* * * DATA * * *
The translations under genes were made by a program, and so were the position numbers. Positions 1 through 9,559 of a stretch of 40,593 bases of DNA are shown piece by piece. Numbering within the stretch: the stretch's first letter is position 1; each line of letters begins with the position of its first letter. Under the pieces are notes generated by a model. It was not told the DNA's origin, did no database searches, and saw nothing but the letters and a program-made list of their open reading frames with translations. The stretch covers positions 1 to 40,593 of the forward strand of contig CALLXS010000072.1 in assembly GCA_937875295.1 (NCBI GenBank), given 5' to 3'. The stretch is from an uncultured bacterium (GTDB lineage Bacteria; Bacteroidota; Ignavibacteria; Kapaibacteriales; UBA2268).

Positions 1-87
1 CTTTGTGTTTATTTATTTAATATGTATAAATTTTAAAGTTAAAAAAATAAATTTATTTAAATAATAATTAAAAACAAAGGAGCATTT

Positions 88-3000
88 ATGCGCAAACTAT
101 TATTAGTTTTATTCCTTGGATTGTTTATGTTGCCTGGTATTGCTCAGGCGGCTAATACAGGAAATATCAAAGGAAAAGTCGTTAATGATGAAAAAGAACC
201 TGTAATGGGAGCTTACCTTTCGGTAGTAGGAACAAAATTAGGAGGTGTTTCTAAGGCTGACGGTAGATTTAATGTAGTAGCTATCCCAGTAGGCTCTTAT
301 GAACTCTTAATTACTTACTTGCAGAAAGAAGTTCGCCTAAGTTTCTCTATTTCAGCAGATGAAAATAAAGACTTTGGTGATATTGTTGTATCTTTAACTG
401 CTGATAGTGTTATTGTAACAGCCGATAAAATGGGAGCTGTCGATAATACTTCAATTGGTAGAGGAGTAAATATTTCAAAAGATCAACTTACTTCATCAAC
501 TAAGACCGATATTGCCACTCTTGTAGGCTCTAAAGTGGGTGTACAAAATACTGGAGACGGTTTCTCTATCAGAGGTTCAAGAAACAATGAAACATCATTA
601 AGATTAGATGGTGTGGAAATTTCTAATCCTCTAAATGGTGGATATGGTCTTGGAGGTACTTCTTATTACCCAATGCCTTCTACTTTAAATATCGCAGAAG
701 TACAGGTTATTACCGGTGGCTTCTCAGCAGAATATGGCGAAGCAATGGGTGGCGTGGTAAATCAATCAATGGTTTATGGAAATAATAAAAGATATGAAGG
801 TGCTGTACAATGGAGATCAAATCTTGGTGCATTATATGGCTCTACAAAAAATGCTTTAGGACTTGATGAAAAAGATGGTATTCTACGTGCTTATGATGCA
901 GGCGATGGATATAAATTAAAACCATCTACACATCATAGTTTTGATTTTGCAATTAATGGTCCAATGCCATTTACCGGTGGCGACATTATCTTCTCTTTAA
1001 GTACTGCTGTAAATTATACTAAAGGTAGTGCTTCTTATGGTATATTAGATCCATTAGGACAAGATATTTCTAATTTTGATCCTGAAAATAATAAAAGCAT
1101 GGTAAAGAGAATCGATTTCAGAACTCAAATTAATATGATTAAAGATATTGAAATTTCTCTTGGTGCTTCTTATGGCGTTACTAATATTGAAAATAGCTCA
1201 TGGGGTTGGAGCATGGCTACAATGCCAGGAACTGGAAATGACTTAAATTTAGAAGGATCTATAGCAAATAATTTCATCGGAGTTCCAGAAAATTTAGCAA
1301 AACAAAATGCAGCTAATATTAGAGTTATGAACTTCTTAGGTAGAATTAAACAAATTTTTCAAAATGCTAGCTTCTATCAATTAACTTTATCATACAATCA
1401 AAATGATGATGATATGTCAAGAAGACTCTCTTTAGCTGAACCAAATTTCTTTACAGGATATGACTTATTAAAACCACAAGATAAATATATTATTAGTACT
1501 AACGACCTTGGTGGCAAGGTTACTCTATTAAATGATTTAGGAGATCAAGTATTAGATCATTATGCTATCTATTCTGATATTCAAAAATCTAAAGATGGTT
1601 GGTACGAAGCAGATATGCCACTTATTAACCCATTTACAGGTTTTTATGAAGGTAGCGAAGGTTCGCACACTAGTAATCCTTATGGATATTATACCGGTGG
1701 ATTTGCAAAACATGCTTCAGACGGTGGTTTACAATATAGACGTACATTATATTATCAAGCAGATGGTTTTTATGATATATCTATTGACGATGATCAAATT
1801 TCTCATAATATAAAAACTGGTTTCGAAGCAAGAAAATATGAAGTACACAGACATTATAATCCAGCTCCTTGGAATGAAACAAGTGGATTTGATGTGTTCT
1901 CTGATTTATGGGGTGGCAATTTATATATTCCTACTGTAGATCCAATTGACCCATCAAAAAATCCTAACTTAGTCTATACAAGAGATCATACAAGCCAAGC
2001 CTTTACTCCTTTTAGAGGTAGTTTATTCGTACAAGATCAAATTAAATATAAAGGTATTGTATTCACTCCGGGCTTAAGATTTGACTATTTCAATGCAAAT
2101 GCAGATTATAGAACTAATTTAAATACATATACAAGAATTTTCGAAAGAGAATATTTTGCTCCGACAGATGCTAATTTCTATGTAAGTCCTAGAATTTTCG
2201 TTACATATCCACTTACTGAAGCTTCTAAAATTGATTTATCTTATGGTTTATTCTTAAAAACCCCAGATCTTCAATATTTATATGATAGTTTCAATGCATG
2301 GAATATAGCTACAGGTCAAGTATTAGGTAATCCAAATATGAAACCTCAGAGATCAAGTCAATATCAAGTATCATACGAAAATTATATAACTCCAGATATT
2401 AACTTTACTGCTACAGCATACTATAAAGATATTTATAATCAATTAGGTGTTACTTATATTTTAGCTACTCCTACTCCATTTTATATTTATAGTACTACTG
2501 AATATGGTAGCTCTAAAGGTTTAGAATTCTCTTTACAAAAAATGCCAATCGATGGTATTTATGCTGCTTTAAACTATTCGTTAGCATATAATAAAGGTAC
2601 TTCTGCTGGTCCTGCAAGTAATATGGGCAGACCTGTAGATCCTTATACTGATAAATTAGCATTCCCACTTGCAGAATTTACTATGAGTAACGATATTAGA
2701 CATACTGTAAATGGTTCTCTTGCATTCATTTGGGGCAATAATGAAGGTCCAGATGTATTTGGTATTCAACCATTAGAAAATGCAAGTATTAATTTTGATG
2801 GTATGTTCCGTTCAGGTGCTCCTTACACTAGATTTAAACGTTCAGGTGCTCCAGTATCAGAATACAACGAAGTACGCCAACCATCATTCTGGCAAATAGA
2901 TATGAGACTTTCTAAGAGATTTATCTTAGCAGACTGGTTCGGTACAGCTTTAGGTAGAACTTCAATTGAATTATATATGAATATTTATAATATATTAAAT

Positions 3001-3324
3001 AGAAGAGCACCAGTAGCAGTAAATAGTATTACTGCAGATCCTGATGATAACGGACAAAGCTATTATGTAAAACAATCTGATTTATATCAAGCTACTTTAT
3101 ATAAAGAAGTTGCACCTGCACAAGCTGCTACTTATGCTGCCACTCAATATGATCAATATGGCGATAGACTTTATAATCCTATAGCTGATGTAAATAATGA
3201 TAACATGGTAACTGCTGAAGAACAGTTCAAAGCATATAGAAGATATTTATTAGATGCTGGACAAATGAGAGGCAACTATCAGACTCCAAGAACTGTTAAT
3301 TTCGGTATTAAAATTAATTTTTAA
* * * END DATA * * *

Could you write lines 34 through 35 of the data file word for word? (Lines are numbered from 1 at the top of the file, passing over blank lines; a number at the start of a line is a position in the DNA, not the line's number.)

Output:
2901 TATGAGACTTTCTAAGAGATTTATCTTAGCAGACTGGTTCGGTACAGCTTTAGGTAGAACTTCAATTGAATTATATATGAATATTTATAATATATTAAAT

Positions 3001-3324